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Crossing the river before summiting 17,500 Pico Austria. Photo by Ella Williams (2016 Fall Semester Photo Contest, 2nd Place), South America Semester.

Latinoamérica

I’d like to share a song. It’s a song I’ve known and loved for some time, but one that has taken on a new meaning during my travels through Bolivia and Peru. The song is written by puertorriqueño rap duo Calle 13 and features the voices of peruana Susana Baca, colombiana Totó la Momposina, and brasileña Maria Rita. The video was shot solely in Peru, but many of the moments and scenes feel as if they could have occurred anywhere in the land Calle 13 sings about. The name of the song is “Latinoamérica.”

Before this trip, I loved the song for its rhythm, the beauty of its music video, and the soothing cadence of Residente’s voice. I couldn’t understand most of the lyrics, but the song resonated with me as something emotional, beautiful, and powerful.

Now, in my third month in latinoamérica, I have come to understand and appreciate the song more. The lyrics speak about the pain and exploitation that has come from the United States’ parasitic relationship with its Southern neighbors. But they also speak to the strength, the passion, and life of the people who call Central America, South America, and the Caribbean home.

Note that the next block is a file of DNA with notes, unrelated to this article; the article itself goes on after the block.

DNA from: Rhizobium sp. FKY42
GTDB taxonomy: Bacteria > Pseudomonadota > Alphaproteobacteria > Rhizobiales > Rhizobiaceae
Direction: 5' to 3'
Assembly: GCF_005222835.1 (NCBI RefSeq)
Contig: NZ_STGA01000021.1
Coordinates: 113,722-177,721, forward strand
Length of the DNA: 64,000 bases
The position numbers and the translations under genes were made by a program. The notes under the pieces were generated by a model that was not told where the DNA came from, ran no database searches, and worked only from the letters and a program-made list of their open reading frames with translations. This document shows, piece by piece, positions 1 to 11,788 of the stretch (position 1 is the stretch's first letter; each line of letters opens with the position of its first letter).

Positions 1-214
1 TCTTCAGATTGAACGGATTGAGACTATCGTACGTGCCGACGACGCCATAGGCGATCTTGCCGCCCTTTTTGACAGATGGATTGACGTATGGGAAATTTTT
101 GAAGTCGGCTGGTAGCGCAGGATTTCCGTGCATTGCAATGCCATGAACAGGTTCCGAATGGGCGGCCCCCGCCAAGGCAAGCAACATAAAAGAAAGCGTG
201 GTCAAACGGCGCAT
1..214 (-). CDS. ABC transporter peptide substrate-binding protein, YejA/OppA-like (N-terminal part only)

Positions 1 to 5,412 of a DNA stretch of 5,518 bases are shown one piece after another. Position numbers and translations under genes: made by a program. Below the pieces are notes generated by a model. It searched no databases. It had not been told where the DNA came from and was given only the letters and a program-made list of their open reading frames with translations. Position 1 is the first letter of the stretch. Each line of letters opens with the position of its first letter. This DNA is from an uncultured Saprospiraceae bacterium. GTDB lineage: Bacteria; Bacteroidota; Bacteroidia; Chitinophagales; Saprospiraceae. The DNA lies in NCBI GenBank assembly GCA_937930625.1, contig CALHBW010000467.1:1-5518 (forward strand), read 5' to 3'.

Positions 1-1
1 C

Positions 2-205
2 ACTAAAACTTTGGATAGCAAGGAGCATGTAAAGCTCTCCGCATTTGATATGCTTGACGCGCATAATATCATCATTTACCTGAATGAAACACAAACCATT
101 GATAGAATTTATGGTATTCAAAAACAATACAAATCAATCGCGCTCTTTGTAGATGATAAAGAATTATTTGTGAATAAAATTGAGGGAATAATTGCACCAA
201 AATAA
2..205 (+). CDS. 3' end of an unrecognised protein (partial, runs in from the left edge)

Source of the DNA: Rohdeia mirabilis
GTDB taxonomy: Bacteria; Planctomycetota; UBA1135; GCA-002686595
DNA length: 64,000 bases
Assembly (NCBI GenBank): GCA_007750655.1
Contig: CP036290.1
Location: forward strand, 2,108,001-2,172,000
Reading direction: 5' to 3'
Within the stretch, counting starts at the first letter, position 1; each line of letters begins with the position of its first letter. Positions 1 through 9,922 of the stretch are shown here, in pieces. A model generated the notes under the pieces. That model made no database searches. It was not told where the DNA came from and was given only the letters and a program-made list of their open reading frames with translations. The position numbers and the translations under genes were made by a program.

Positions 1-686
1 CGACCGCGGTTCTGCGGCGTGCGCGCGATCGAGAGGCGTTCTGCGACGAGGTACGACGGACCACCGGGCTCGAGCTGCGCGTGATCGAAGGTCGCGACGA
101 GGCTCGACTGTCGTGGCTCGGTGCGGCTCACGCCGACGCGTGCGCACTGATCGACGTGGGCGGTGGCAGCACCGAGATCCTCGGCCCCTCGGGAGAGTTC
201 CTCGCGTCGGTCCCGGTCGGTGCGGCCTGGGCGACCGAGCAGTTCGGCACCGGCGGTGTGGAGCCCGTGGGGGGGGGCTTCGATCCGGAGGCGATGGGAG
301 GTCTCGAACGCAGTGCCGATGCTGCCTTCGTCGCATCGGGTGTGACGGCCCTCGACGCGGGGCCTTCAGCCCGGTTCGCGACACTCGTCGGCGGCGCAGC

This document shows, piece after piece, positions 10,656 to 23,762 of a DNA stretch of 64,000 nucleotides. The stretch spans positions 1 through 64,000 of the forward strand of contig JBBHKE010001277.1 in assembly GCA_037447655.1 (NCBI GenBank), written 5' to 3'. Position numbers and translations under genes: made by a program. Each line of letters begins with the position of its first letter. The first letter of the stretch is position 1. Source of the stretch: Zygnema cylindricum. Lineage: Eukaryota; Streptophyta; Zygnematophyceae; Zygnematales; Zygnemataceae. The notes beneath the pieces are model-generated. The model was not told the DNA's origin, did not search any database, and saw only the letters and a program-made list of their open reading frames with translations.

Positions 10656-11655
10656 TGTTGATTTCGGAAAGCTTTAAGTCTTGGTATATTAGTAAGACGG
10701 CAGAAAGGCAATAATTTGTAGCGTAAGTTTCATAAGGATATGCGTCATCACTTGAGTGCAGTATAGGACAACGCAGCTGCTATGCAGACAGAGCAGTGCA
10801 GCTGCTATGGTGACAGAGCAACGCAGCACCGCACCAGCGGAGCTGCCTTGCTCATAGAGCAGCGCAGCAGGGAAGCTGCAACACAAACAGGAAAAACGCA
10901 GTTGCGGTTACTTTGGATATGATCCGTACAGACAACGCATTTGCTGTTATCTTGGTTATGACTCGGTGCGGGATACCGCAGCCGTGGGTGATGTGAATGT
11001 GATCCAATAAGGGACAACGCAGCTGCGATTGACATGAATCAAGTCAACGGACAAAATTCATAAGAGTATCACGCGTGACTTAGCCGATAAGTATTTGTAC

I encourage all of you who are reading to listen to the song and watch the music video. If you have time, watch it twice. Pay attention to the details and listen to the words. If you do not speak Spanish, look up a translation of the lyrics. Doing so will help you understand the anger of a people who have been exploited and abused for the economic gain of los gringos. Doing so will help you understand the beauty and the resilience of a people who refuse to be bought.

And perhaps, when your traveller comes home, listen to the song with them. Ask them what the lyrics mean and whether they saw similar scenes or had similar experiences during their own time in Bolivia and Peru. By talking with them, I think you’ll also begin to resonate with and understand the song more than you once did.

To start you off, I’ve included a translation of the chorus:

Tú no puedes comprar al viento (You can’t buy the wind)

Tú no puedes comprar al sol (You can’t buy the sun)

Tú no puedes comprar la lluvia (You can’t buy the rain)

Tú no puedes comprar el calor (You can’t buy the heat)

Tú no puedes comprar las nubes (You can’t buy the clouds)

Tú no puedes comprar los colores (You can’t buy the colors)

Tú no puedes comprar mi alegría (You can’t buy my happiness)

Tú no puedes comprar mis dolores (You can’t by my pain)